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|2014-10-17||Michel Thomas-Penette - Introduction||Michel Thomas Penette (FR)
I am pleased to open the seventh Café of Europe in such an historic setting as this hall which adjoins a genuine Café whose Art Nouveau styling evokes times of prosperity, when the figures from the courts of Europe, whom I imagine dressed in smart linen suits and dresses of the latest fashion, take a long lunch or dinner with diplomatic discussion in the air, at which the gravest political issues could not disturb the casual congeniality of happy moments.
An atmosphere in which the on-going conflicts did not completely stop the mysterious travellers, nervous diplomats, cavorting dandies, or historians exhausted from their research, all crossing over the borders coming to the Grand Hôtel des Thermes, in search of a rest and a cure, and writing together the chapters of a history searching for a return to peace: for the body and for mankind.
So we have come together at a Café, and we all know how much we appreciate Italian coffee: short, aromatic, a lingering flavour. But in this hall, which brings together the organisers of the seven Cafés of Europe, we might also mention the coffee of Spa, accompanied by speculoos biscuits, that of Baden-Baden, pleasure of which could only be fully taken with the addition of thick cream, or better still the liqueur coffee of Ourense, conducive to eventide revelry, and most certainly the afternoon tea awaiting us in Bath, accompanied by a good number of muffins. By no means, however, am I forgetting the Turkish coffee which we will be served in Bursa at the end of next year.
So many ‘table manners’. So many forms of enjoyment, each one individual to each of the countries which make up the EHTTA kaleidoscope.
Today, however, we meet with the intention of examining together how the history of Europe has built our towns, how it has helped shaped humanity and its intellect, sometimes in spite of them and sometimes against them when Europe was caught amongst the turmoil of conflict.
This gathering is in itself rich in diversity of histories and characters, architectures and abodes which wove Europe’s shared history, which has made us, as Europeans, in charge of an inheritance, heritage and culture.
Undertaking to re-interpret together this history, and to tell its stories as though a friendship group of personalities, only slightly forgotten, were coming back to visit us today, constitutes a challenge and above all a commitment of all those who trace a route from one century to another, from one awe-filled gaze to another.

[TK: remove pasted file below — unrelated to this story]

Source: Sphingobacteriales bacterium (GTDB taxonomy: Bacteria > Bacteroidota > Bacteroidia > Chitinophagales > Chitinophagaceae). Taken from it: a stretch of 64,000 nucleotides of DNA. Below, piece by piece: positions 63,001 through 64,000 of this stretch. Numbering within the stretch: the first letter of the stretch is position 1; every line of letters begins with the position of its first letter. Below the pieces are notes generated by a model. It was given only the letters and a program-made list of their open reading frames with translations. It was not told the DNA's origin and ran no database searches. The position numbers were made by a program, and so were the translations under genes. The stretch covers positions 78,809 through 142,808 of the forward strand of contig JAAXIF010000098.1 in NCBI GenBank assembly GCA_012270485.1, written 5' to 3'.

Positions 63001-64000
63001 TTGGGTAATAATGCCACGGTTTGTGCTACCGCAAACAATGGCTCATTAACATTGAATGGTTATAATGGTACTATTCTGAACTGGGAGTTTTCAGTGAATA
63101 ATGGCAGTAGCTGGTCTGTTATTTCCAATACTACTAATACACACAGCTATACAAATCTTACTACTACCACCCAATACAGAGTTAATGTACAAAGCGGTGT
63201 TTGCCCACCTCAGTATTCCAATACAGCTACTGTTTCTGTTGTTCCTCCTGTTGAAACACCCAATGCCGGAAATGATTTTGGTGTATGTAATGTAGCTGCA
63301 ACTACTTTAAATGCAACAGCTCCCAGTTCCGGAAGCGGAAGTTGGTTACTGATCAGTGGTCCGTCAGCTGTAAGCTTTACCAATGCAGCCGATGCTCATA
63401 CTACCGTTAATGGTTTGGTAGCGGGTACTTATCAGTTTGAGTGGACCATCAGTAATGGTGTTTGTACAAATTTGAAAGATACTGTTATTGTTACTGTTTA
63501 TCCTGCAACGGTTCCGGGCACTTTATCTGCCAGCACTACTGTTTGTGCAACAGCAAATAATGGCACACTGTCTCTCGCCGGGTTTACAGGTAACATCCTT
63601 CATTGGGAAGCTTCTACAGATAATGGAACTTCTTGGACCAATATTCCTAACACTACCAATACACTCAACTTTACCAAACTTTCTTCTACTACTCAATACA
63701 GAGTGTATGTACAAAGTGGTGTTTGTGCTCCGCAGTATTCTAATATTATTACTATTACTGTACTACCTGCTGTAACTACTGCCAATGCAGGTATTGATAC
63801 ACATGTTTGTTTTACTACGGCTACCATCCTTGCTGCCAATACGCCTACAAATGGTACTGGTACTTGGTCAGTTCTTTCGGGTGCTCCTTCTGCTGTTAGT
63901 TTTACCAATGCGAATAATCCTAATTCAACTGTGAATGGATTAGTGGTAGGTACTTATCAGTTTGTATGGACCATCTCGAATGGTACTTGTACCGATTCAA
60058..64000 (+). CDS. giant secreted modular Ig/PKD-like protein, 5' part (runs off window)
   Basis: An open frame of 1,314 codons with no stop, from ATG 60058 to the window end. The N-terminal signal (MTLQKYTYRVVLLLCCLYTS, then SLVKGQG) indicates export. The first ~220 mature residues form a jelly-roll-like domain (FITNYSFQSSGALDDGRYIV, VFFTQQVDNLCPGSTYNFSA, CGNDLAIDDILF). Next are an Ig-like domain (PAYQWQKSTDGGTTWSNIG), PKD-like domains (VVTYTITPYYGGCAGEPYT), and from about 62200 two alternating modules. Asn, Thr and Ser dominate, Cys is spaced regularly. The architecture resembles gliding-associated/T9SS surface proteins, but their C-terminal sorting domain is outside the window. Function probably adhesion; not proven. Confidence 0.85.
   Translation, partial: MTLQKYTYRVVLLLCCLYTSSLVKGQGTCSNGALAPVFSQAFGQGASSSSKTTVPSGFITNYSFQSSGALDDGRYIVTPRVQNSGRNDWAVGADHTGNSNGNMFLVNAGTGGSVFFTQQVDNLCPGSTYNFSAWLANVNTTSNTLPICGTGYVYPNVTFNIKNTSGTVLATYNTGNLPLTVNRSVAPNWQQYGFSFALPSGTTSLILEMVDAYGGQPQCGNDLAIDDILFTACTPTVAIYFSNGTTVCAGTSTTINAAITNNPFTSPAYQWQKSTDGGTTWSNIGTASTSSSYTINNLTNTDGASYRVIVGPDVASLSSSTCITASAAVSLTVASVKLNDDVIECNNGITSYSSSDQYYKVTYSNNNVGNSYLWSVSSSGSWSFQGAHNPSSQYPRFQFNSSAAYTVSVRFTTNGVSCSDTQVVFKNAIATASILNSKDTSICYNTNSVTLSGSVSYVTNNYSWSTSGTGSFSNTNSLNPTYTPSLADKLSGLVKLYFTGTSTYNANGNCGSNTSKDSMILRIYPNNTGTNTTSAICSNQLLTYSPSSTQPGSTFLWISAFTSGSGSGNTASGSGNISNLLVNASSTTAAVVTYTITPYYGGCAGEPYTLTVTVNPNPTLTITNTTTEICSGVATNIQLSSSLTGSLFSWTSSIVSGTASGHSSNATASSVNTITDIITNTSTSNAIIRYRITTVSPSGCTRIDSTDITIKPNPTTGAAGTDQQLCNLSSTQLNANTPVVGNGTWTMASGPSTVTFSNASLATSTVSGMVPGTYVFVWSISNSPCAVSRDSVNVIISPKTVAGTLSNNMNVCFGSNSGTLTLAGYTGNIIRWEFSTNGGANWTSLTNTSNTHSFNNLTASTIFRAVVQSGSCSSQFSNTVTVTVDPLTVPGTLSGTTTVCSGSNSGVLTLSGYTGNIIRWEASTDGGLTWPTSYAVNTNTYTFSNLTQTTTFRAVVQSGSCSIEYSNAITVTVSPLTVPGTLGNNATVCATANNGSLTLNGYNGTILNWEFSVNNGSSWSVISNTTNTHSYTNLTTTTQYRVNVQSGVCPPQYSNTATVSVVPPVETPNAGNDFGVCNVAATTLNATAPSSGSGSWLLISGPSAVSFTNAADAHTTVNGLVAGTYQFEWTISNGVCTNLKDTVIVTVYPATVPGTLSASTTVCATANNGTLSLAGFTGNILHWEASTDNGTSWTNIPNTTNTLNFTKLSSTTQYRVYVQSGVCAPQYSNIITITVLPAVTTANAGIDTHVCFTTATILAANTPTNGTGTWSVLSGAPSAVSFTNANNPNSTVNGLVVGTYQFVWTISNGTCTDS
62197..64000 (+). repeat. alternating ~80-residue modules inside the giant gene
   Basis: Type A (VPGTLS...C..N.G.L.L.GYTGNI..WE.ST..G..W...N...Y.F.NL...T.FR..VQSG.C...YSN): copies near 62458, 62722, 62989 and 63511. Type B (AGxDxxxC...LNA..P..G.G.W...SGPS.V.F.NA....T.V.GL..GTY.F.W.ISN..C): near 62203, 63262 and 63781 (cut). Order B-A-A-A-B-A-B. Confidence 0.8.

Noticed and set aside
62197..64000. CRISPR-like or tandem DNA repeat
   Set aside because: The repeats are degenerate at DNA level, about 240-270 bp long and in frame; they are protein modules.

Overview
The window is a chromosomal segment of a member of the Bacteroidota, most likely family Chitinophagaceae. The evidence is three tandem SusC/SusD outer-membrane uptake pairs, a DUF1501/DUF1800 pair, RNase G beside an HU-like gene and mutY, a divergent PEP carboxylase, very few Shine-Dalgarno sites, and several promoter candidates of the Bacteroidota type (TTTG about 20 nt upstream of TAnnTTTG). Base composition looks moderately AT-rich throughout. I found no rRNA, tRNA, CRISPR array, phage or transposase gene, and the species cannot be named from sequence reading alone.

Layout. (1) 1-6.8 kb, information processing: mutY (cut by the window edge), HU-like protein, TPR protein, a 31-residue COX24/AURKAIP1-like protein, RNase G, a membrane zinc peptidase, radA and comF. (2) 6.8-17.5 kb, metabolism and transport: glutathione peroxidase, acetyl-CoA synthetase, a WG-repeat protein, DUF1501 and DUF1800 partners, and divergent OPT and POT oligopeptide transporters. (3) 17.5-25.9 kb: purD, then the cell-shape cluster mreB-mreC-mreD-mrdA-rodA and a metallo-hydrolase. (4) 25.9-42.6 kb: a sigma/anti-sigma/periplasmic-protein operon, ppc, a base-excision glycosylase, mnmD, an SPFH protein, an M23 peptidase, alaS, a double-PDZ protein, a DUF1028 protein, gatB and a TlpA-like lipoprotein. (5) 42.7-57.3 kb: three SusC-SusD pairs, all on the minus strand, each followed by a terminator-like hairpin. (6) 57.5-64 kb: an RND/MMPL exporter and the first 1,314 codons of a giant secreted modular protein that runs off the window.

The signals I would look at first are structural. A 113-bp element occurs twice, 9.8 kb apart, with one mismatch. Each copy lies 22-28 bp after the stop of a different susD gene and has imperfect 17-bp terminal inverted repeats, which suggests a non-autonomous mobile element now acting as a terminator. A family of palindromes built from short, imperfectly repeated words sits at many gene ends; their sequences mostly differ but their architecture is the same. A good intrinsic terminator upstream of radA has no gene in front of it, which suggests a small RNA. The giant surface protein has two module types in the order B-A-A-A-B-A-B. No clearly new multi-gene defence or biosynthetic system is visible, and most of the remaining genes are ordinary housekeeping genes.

In Villes d’eaux, Erik Orsena describes in a few words this surprising consistency of the atmosphere in the thermal towns and it is our task and duty to continue this in modern times: ‘The spa towns are fertile, and feed all myths and all the interpretations. At the cocktail hour, when one dresses for the evening and applies the last coats of colour to their face, when twilight descends, that is the time of whispered stories, tales of mystery told in obscurity. Valery Larbaud told the ennui of immobile young girls, as though paralytic of their own agitation. In these towns, Milan Kundera had the last, farewell waltzes danced; Katherine Mansfield saw the length of days, and gauged the rules of a society, the order of Germany. We talk about the adventures of Rousseau in Enghien, when a society of women held salons on the lake’s edge, or Lamartine’s adventure in Aix.’
We are a collective, and thus a forum for sharing. And this history must continue; it is up to us!
Thank you all for your contributions!
|2014-10-17||Enrico Silvio Bertero - Welcome speech||Enrico Silvio Bertero (IT)
This important event takes part of a European project of two years, entitled “Sources of Culture: The Cafés of Europe”. There are 11 partners, originate from six European countries. The aim is to raise awareness of European citizens to the cultural heritage of the European spa towns.
We took our inspiration in the “Cafés of Europe” of the 19th century, when the spa towns were places of cures, but also places of intellectual meetings where big political questions have been discussed appreciating the contemporary artistic creation and the organization of debates.
Acqui Terme town is honored to welcome the 7th Café of Europe, with tow European round tables about culture, literature, architecture, history and leisure in spa towns; in parallel of the 47th Acqui Storia Price, dedicated to the memory of the “Acqui Divison” and to its sacrifice, realized in September 1943 in the Ionian islands of Kefalonia and Corfu.
We are happy that this European event takes place at the same time of the days dedicated to the Acqui Storia Price during the year that launch a new political Europe.
|2014-10-17||Giuseppe Bellandi - Welcome speech||Giuseppe Bellandi (IT)
Dear friends and European delegates,
Your presence at the 7th Café of Europe in Acqui Terme is particularly important and underlines the importance of the SOURCE project that invite many of our thermal towns to organize a series of European meetings.
The history of thermal towns based on the thermal heritage offer the possibility to explore our continent creating a “European vision” of our communal thermal history. We need a new interpretation of the past to understand the European heritage which transcend national borders and know also how to make relive national, regional and local identities to build a “European communal house”.